There are many recipes of classic cocktails, along with their often fascinating histories, and other related stories, like the story of a New England merchant who made his fortune shipping ice in ships from the frozen ponds of his home to ports as far away as Calcutta...really.

Bottom line, Mr. Felten believes that how we drink and what we drink speaks to who we are and how we want to be seen by the world. And he offers himself as a guide through this world, with great trivia, great stories, definitive recipes and any number of amusing and serious anecdotes.
"Let's resolve to avoid tedium at the cocktail hour and recognize that in some ways, drink choices are like that of wardrobe...To know the what, the when, and the where of cocktails, we need to know more than just what's tasty- the culture, the business, and even the politics of liquor. The more we know about drinks, heir origins, their literature, and their lore, the better equipped we are to clothe ourselves in the right cocktail. How's Your Drink? is devoted to enjoying these social lubricants, and enjoying them with style."
Mr. Felten, who also writes a column in the Wall Street Journal, has written a delightful, entertaining guide to this important aspect of our culture, maybe best enjoyed with a Dark and Stormy or a Dubonnet Cocktail, straight up or on the rocks. Because you know we Americans love our ice.

This is my contribution this week to Weekend Cooking. Be sure to check out the other entries this week. As always, hosted by Beth Fish Reads.


  1. I wonder what the fact that I rarely drink says about me? The book does sound interesting.

  2. Wow! This was so beautifully written with just the right illustrations and quotes. I'd say I'll read the book but the truth is I'll read your review again and maybe again. Thanks for brightening my morning.

  3. Fabulous review. Really. The book sounds so interesting -- I love food history. You used some great quotes. I am definitely adding this one to my foodie wish list.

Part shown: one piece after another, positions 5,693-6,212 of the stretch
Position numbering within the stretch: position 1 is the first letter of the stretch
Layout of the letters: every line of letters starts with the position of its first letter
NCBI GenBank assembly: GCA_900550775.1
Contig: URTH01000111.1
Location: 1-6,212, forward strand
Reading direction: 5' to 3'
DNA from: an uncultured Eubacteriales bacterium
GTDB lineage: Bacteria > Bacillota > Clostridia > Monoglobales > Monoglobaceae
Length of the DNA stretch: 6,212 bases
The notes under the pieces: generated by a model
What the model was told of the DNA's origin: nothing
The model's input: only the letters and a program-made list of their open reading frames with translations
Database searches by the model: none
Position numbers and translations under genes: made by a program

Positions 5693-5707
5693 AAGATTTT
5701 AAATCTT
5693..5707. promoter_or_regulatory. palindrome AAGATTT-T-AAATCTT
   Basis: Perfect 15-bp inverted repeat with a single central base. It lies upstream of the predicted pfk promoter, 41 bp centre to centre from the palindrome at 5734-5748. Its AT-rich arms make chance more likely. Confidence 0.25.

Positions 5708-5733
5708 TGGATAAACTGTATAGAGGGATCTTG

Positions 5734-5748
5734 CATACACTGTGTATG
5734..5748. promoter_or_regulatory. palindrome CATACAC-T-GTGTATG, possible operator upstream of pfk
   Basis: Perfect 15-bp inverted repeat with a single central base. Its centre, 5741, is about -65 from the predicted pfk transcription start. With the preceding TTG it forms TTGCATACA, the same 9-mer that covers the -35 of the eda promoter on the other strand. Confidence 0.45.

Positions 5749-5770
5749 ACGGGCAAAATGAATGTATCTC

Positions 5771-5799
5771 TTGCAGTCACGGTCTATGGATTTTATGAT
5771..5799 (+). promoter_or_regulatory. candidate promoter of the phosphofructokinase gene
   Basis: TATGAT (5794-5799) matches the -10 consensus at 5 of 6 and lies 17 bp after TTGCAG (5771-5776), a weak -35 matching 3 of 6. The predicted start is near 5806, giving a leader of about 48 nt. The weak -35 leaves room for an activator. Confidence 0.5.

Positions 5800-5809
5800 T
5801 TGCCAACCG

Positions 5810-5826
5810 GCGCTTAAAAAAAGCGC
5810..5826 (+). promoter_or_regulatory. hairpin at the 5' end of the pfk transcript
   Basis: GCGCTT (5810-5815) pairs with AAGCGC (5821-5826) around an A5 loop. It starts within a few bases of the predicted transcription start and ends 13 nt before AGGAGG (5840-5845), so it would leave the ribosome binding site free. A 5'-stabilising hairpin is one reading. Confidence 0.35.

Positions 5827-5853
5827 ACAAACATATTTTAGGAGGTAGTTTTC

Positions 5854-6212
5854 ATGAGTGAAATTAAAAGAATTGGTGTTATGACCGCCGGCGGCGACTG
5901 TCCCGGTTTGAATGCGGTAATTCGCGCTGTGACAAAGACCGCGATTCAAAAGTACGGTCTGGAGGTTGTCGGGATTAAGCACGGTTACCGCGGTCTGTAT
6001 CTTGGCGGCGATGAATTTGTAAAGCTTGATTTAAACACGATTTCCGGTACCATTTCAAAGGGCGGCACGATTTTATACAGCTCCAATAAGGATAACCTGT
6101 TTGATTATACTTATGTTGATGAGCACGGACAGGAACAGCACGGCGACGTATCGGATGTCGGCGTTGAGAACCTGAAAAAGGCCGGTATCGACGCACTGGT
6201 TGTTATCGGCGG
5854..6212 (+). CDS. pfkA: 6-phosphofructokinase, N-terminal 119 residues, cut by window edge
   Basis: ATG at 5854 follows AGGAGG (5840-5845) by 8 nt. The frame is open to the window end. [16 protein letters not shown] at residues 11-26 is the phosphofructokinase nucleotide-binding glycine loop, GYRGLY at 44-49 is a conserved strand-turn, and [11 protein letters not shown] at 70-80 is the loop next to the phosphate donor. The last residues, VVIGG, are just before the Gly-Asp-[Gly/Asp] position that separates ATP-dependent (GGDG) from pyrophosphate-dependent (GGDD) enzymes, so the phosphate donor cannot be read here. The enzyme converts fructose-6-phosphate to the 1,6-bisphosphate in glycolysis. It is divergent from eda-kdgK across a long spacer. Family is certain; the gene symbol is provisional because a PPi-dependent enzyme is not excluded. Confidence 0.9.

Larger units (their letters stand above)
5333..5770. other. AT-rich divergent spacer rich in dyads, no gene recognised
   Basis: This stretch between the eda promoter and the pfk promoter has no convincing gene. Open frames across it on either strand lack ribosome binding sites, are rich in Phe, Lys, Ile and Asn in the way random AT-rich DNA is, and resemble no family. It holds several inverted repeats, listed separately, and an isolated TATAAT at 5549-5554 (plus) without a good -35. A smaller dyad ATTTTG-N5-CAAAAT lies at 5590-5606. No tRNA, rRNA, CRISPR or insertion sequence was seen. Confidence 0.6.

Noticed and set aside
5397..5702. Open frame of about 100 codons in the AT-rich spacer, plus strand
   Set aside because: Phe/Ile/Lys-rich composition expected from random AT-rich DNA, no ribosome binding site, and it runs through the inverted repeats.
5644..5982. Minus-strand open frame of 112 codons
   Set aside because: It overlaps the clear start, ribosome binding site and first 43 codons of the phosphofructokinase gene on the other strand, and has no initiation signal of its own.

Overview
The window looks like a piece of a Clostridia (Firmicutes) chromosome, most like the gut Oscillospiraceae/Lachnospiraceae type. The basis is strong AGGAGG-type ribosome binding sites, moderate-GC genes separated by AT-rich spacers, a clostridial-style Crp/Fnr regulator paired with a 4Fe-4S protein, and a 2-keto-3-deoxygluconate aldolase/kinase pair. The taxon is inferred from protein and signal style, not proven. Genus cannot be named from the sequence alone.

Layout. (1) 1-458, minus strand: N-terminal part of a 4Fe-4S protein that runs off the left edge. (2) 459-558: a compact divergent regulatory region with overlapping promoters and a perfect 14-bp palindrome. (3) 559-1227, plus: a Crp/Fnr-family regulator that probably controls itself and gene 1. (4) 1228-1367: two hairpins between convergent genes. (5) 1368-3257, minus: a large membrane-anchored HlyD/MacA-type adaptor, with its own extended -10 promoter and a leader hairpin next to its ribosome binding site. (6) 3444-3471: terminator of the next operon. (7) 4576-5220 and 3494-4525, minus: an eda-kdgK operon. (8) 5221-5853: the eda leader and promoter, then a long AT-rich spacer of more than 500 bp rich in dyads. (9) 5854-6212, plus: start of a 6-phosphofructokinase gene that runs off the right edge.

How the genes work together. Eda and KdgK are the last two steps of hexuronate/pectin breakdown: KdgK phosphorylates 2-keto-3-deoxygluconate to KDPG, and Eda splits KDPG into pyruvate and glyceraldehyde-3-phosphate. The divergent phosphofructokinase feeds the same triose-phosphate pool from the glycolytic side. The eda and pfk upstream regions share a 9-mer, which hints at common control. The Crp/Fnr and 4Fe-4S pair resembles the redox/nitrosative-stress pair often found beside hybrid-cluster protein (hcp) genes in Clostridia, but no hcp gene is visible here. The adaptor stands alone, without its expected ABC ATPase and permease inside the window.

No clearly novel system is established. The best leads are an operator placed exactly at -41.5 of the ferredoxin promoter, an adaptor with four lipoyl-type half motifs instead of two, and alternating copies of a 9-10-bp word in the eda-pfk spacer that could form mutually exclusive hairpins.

4. What a great coffee table book! I enjoy a cocktail of vodka and Sprite with a twist of lime myself. This sounds like a very interesting book and I'm adding it to my list too!

  5. My husband is a most excellent mixer of drinks, so we partake on a regular basis. Plus the wine of course. But we are not alkies, I swear! Since going on the Game On Diet though, there is much less alcohol being consumed in our house, which is a big bummer. I'm pretty sure I would enjoy this little read. I'm making note!

  6. Personally I'm not a martini drinker but I do like some of those other drinks that they call martinis. Just wish they would stop putting them in the martini cups which I tend to slosh half the drink out of onto my hand or top. arg.

  7. This sounds like a really interesting book. I am so clueless when it comes to drinking because I so rarely do it! On New Year's Eve I pretty much let the waitress suggest my drink because I wanted something but had no clue what. :-)

  8. this is a book that might guide the not too frequent drinker to an understanding of what cocktail they might order when called upon to order a New Years.

    I found it interesting that, as he tell the story in his book, the astronauts were direct to what they should drink when they appeared in public. A great belief that the drink made the man...or astronauts. A tall highball was the drink...

  9. I don't drink at all but this book sounds really interesting! :-) I am so clueless when it comes to the history and culture of drinking so I think I'd learn a lot.

  10. Even if you don't drink, the stories and their tie-ins to history and movies and books, is very interesting...IMHO, of course.